Put On A Winning Show: Secrets To Making Great Presentations

Having planned and attended many conferences I have seen my fair share of presentations. A handful was amazing, and most were forgettable. Speakers spend days, even weeks crafting their performance. Yes, I call it a performance because they should be putting on a well-rehearsed show. A show that engages, conveys their message, and educates the audience. With today’s technologies and resources there is no longer an excuse to put on a bad show. In this post I’m sharing a handful of behaviors, tricks and tools to make your presentations great!


The biggest blunder I have ever made was not knowing my audience. I was asked to speak for a group of event planners. The presentation was to leave attendees with tangible takeaways. Based on the group’s name I had assumed a certain level of expertise. Was I wrong! After five minutes and a roomful of glazed-over faces I realized I was in deep trouble.  Had it not been for the food in front of them, half of the audience would have left. Through some questions I learned that the attendees were brand new to the field of planning, and had little or no experience. My talk was definitely not tailored to their level. Luckily I was able to turn around the presentation with a joke and started from scratch without using the prepared PowerPoint. This was perhaps a rookie mistake, but a valuable lesson learned.

Now I ask about the goal of the meeting and presentation, the audience’s experience level and backgrounds, even their comfort with technology. This helps me tailor the talk and presentation tools.  


PowerPoint and Keynote are perhaps the most ubiquitous presentation tools used.  At heart, these are decent tools to present a message on a screen in slideshow format. Little though has changed over the years, and I have stepped away from using these types of tools when possible.

Looking for alternatives to create more engaging presentations I came across Prezi and GoAnimate. Prezi is about as far away from PowerPoint and Keynote as you can possibly get. It is an online tool that is more based on the mind map concept and provides a much more fluid presentation. GoAnimate is a tool that allows you to present using animated video. Rather than going from slide to slide, GoAnimate lets you present using a professional looking video created from scratch in just minutes.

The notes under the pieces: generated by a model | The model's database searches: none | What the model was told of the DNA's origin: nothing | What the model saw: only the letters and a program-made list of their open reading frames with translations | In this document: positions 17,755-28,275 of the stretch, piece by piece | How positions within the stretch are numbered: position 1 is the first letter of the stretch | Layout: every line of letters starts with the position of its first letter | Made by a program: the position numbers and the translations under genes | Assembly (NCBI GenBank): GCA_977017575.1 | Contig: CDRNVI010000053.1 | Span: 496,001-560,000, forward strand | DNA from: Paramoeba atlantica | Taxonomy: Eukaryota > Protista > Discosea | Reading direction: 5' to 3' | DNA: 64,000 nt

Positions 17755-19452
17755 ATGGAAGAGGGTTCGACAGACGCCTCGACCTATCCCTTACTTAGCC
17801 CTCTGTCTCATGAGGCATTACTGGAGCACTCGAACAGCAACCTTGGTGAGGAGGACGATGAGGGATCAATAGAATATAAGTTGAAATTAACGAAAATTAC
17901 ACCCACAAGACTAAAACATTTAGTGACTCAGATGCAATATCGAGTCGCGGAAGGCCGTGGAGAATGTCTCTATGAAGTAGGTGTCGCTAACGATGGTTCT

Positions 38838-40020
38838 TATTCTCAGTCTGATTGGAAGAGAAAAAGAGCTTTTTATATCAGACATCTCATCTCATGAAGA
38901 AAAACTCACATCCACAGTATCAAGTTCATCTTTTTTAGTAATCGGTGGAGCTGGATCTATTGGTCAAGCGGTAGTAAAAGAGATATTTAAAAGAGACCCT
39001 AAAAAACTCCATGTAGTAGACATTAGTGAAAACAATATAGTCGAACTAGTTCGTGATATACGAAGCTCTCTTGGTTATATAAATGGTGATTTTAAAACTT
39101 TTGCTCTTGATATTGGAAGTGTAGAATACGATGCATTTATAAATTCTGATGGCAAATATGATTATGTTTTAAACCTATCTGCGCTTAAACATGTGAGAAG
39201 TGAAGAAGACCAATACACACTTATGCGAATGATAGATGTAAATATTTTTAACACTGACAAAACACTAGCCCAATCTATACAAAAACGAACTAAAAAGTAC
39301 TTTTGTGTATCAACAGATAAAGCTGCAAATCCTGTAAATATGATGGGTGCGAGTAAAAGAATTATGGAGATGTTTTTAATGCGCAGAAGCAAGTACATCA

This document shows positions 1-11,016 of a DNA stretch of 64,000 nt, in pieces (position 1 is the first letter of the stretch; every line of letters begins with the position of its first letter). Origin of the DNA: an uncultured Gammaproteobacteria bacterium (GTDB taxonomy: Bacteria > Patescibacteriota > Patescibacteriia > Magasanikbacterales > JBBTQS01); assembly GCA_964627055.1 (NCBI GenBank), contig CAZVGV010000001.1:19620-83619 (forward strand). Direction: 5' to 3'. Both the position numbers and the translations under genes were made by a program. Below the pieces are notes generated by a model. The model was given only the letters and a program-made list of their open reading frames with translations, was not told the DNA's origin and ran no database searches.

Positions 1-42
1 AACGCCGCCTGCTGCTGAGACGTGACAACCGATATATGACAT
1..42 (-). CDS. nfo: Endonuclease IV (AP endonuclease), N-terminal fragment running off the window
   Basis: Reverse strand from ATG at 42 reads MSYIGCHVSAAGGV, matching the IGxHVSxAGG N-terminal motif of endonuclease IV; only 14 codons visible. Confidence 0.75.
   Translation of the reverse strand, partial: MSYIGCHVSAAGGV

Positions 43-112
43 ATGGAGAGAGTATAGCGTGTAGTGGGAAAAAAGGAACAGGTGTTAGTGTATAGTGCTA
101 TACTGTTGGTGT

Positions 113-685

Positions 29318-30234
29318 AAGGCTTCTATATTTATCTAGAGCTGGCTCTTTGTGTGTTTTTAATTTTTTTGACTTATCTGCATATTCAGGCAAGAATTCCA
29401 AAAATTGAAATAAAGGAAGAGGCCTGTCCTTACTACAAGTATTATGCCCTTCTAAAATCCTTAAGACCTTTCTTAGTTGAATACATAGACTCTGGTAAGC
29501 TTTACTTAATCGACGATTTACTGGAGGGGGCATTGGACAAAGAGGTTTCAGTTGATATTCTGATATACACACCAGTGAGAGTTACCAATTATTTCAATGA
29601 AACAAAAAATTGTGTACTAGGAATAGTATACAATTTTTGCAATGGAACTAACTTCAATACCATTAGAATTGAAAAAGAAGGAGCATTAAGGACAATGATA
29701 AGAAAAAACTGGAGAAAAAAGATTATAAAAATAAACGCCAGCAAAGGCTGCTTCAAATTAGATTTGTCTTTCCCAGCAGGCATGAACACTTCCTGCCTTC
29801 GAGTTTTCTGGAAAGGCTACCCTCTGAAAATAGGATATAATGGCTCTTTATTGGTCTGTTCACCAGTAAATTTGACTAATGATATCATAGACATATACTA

Both tools have a free model.

Ask yourself too; do you need a PowerPoint? Can you engage the audience by drawing on a white board or tablet? Yes, at times slides may be a necessary tool to convey a message, but can you do without? Do you want people to focus on your talk or read slides?  


Nothing is more boring than hearing a speaker drone on about a subject without passion. It is even worse when a presentation is a thinly veiled sales pitch. Attendees want to learn, ask questions, and engage with speakers. If you know whom you are speaking to and what they want to learn, and you are passionate and knowledgeable about the subject you are halfway there. 

My favorite thing to do is ask attendees what they want to learn at the start of the presentation, and write it on a board or notepad. It is rare when I am not able to work in examples that address their specific questions. At the end of the session I repeat the questions and provide a brief recap of the answers. I believe audiences want to learn how they can apply what they have learned to real situations. A few real life examples help bring the show to the next level. You are providing tangible takeaways.  


Again, know your audience. If you’re presenting to a room full of bankers in suits it is perhaps best to dress similarly.  Presenting to a room full of developers who come to work in shorts and flip-flops requires a different dress code. Your apparel conveys an important message to your audience. Are you one of them, can they trust your expertise? I can’t imagine a room of bankers taking someone in shorts and t-shirt seriously.


Don’t rely on the planner to get it all right. Check the room prior to speaking; test the equipment, sound and stage. Familiarize yourself with your surroundings and the tools. Make friends with your Audio Visual person. And last but not least make sure your computer is plugged in, or that you have ample battery power to make it through the presentation.

Unless you need it for the presentation, turn off your Skype, instant messaging, mail pop-ups and other items that may distract you and the audience. The only program that should be running on your computer is your presentation software!   

Be gracious to your host and thank them for inviting you to speak.  


Only speak to facts! Don’t incorporate rumors and uncorroborated findings. If you are using other people’s quotes or findings, don’t pass them off as your own. Give credit when credit is due!


How many times have you attended a luncheon presentation that was to end at 1:30 p.m. and you realize the speaker is only about halfway through the show? You stop focusing on the presentation. Good speakers stay within the allotted time and leave time for questions.

Many times you will hear from attendees after a presentation. Some will reach out for advice; others may want to hire you. Respond to all of them! Your response may change their career; offer a solution to an issue. I love it when someone takes the time to write a personal note. Some offer feedback, some ask questions; others just share their stories. Its incredibly flattering when someone takes the time to write you a personal note, and one must repay that courtesy.


Keep the following things in mind to have a great show:

- Know your audience;
- Use technology wisely;
- Be passionate and engaging;
- Dress the part;
- Don’t forget to check the equipment;
- Use facts and give credit;
- End graciously;

Stick to these facts and you’ll have a great show! Break a leg.